$180 at Hoka

Most Comfy Running Shoe for Shin Splints: Skechers GoRun Ride 11

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The Skechers GoRun Ride 11s is seriously fun to run in for a max-cushion trainer. The midsole foam beautifully blends softness and bounce. This stack is less than the GoRun Max lineup, but equally comfortable, making for a more versatile shoe, though it's a little heavier than I’d like. The upper is made of breathable mesh and conforms well to a variety of foot shapes. And the Michelin outsole is tacky and durable. Best of all, at $120, the GoRun Ride 11 is one of the best value shoes, period.

Weight: 10.2 ounces

Heel-Toe Drop: 6mm


  • Responsive and comfortable foam
  • Tacky and durable Michelin outsole rubber
  • Breathable upper


  • Heavy
  • t incredibly versatile

$120 at Running Warehouse

Best Shoe for Getting Back Into Running: Tracksmith Eliot Runner

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The Tracksmith Eliot was a total dark-horse pick for this list, and it represents a really great niche in the sport of running. The truth is that running and staying consistent are hard. Tracksmith's shoe is a great option for folks who ran in high school or college and haven’t participated in the sport as much lately. Why? Because it shows off how far shoe technology has come in recent years. In a minimal, handsome silhouette, Tracksmith’s first foray into footwear packs a ton of performance. It's plush with responsive transitions on every stride. The upper is pliable and breathable, the outsole is grippy and durable, and the ride is quick and comfortable. But the fit is rather long and narrow. That said, if you fit in this Tracksmith trainer, it's an awesome option for those retuning to running.

Weight: 9.2 ounces

Heel-Toe Drop: 9mm


  • Responsive and comfortable
  • Pliable and breathable upper
  • Surprisingly durable and grippy outsole
  • Versatile enough for most runs


  • Long and narrow fit
  • Expensive

$198 at Tracksmith

Related: We Tested Dozens of Running Jackets. These Are the Best for Any Kind of Weather

How We Chose the Best Running Shoes for Shin Splints

Though Sykes makes clear that shoe choice alone won’t fix your shin splints, he acknowledges it is important to find a shoe that feels comfortable. Two things to consider: Old, worn-down shoes aren’t going to help. And shoes with low heel-toe drops put a little more stress on the calf. Neither will necessarily give you shin splints, but fresh foam underfoot and a higher heel-toe drop, say 6mm or more, are a safer choice.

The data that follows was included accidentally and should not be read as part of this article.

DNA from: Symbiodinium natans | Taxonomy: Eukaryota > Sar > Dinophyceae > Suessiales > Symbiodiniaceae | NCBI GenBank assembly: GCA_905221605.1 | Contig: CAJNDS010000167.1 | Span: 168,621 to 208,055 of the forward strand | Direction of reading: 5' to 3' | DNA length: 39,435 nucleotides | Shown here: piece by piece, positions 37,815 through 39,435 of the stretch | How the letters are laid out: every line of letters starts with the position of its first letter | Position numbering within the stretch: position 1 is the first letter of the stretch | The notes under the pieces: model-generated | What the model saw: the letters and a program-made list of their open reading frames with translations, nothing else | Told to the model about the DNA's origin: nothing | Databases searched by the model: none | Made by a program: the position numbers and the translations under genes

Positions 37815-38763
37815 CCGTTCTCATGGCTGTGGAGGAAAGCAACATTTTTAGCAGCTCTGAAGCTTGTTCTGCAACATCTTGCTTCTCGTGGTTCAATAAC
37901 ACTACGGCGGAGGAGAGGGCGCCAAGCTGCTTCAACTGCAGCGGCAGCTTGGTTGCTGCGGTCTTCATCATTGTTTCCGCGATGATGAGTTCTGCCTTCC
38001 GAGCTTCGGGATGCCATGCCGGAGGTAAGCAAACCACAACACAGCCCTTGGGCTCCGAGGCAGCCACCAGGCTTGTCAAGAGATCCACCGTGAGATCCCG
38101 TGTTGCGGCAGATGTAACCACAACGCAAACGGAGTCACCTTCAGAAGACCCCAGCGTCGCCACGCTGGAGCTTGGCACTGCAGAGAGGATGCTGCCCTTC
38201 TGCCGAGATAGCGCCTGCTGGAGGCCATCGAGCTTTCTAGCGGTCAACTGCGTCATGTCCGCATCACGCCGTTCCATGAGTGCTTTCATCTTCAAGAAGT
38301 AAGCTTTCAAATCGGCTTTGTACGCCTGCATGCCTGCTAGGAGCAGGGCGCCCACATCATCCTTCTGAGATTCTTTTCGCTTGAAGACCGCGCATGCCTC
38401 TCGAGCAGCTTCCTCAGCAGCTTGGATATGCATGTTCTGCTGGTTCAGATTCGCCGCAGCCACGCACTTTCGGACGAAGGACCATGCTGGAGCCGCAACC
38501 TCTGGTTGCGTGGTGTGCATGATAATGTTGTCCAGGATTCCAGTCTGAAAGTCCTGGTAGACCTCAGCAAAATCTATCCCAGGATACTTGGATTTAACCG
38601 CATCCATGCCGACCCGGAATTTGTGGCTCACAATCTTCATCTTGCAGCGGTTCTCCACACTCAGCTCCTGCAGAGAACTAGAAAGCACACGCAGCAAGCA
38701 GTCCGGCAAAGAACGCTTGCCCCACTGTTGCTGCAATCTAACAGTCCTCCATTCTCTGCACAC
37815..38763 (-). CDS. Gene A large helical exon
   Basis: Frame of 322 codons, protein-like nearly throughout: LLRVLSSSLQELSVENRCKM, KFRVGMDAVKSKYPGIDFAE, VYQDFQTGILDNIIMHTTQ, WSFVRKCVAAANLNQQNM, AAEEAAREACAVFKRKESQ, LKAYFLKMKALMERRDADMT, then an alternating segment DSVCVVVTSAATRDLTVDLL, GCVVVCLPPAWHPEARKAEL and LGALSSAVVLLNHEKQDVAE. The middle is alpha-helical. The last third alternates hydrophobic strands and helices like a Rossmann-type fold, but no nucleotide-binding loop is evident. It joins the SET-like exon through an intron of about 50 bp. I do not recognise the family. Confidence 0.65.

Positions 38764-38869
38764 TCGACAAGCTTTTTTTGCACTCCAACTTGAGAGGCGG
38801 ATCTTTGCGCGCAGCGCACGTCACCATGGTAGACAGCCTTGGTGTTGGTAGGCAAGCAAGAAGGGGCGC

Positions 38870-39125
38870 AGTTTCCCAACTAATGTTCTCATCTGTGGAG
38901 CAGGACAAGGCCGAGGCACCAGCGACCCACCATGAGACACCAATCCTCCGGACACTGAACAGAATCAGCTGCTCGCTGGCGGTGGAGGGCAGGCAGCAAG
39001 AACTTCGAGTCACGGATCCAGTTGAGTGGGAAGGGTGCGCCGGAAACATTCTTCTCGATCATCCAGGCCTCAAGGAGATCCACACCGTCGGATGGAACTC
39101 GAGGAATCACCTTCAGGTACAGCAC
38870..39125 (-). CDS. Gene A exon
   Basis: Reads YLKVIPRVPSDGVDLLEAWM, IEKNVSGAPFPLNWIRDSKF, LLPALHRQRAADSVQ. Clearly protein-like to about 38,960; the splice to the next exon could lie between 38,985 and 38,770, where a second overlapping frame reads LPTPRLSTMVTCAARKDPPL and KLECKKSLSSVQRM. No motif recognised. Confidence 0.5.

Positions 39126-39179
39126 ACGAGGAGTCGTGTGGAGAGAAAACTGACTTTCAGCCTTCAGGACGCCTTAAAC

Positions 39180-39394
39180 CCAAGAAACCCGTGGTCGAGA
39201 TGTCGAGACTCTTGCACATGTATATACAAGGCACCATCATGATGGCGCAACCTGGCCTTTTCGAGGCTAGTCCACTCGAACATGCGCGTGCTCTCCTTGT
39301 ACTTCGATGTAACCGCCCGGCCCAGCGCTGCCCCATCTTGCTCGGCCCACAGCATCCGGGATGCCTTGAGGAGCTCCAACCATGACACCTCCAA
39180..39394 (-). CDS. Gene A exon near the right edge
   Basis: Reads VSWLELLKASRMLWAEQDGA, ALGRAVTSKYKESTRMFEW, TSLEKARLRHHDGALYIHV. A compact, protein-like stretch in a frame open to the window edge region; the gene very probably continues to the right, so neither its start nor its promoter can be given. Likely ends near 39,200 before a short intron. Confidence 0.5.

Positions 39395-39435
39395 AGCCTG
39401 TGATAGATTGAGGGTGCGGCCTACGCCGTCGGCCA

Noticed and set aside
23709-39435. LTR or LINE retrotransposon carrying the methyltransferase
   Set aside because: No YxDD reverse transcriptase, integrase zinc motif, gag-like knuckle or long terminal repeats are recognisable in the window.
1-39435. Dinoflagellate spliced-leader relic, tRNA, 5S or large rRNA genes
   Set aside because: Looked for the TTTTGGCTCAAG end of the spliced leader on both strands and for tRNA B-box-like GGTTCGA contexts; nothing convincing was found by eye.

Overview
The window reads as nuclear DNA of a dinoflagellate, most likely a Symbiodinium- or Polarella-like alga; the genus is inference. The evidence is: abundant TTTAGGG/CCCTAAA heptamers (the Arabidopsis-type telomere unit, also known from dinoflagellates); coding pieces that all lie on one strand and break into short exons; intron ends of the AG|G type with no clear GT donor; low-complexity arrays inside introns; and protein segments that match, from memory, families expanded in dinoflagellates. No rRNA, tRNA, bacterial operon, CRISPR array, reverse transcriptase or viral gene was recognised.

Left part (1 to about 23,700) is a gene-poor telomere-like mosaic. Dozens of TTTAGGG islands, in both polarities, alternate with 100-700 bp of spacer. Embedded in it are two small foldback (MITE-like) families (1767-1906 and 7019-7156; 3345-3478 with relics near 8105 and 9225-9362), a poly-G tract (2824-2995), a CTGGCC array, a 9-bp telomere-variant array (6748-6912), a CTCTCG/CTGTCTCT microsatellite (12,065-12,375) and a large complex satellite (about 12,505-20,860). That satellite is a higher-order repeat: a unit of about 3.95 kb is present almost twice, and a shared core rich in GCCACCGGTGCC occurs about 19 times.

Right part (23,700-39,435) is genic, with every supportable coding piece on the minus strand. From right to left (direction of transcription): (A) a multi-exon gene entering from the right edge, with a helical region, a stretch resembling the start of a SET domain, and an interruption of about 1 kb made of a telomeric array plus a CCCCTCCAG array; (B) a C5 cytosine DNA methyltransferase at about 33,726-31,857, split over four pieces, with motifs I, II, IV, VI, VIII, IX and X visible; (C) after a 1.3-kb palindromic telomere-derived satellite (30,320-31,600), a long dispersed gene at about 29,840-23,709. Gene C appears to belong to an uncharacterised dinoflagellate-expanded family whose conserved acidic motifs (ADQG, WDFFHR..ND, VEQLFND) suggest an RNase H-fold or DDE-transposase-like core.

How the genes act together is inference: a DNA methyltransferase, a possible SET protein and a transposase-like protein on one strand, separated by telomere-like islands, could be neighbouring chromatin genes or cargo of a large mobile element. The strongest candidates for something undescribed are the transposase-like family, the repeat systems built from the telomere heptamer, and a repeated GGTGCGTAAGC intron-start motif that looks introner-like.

You’re guaranteed to run more miles if you’re healthy and feeling strong. Overdoing it as you start or get back into running is a recipe for shin splints. So, if you experience pain, back off and give your body rest. If pain persists for more than a week or two, Sykes says it might be time to consider seeing a physical therapist.

While there may not be one “right shoe,” there are plenty of wrong running shoes. Haven’t bought new running shoes since high school? It’s time for an upgrade. Trying to make sneakers or cross-trainers work? Get something designed for running.

Shoes that are excessively worn out or not engineered for running don't help you avoid injury and, in many cases, cause injury. As important as it is to steadily increase your mileage and intensity, set yourself up for success with running shoes that feel right to you—and listen to your body along the way.

Why You Should Trust Me

I run a lot, for enjoyment rather than competition. And so my running shoe needs tend to be representative of a large group of runners. I run on all types of surfaces, from mountain trail runs to road runs, and I've experienced every ailment from shin splints to plantar fasciitis due to my high arches.

Over the past year, I ran hundreds of miles in nearly 100 pairs of running shoes spanning different brands. I’ve been testing many of these shoes since early 2023, and have had the opportunity to test older and newer versions side by side in some cases.

In addition to my individual testing, I worked with a team of Men's Journal testers over a variety of reviews and gleaned insight from all types of runners, from heavier men looking for maximum support to elite, sub-four-minute milers.

Related: We Tested Every Hoka Running Shoe—These Are the Best